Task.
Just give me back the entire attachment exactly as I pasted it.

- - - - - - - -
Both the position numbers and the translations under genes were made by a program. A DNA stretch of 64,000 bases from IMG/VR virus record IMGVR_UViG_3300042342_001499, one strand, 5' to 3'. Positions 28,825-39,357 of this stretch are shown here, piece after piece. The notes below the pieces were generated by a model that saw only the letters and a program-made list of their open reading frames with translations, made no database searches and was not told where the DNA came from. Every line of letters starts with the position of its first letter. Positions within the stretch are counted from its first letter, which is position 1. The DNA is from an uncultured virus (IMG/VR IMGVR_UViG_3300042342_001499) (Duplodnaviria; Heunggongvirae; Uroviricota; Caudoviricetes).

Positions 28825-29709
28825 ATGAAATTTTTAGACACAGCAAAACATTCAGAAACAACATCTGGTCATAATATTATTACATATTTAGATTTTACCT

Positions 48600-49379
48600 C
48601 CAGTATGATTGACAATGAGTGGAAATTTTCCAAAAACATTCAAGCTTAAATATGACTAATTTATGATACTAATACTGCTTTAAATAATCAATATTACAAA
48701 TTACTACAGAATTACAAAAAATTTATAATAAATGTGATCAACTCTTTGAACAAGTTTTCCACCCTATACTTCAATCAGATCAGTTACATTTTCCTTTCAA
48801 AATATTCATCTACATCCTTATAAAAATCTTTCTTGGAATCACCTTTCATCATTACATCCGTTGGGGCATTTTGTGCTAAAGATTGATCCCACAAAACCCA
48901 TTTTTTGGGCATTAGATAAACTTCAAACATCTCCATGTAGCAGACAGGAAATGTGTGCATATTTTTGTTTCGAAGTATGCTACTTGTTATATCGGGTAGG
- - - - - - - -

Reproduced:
Both the position numbers and the translations under genes were made by a program. A DNA stretch of 64,000 bases from IMG/VR virus record IMGVR_UViG_3300042342_001499, one strand, 5' to 3'. Positions 28,825-39,357 of this stretch are shown here, piece after piece. The notes below the pieces were generated by a model that saw only the letters and a program-made list of their open reading frames with translations, made no database searches and was not told where the DNA came from. Every line of letters starts with the position of its first letter. Positions within the stretch are counted from its first letter, which is position 1. The DNA is from an uncultured virus (IMG/VR IMGVR_UViG_3300042342_001499) (Duplodnaviria; Heunggongvirae; Uroviricota; Caudoviricetes).

Positions 28825-29709
28825 ATGAAATTTTTAGACACAGCAAAACATTCAGAAACAACATCTGGTCATAATATTATTACATATTTAGATTTTACCT

Positions 48600-49379
48600 C
48601 CAGTATGATTGACAATGAGTGGAAATTTTCCAAAAACATTCAAGCTTAAATATGACTAATTTATGATACTAATACTGCTTTAAATAATCAATATTACAAA
48701 TTACTACAGAATTACAAAAAATTTATAATAAATGTGATCAACTCTTTGAACAAGTTTTCCACCCTATACTTCAATCAGATCAGTTACATTTTCCTTTCAA
48801 AATATTCATCTACATCCTTATAAAAATCTTTCTTGGAATCACCTTTCATCATTACATCCGTTGGGGCATTTTGTGCTAAAGATTGATCCCACAAAACCCA
48901 TTTTTTGGGCATTAGATAAACTTCAAACATCTCCATGTAGCAGACAGGAAATGTGTGCATATTTTTGTTTCGAAGTATGCTACTTGTTATATCGGGTAGG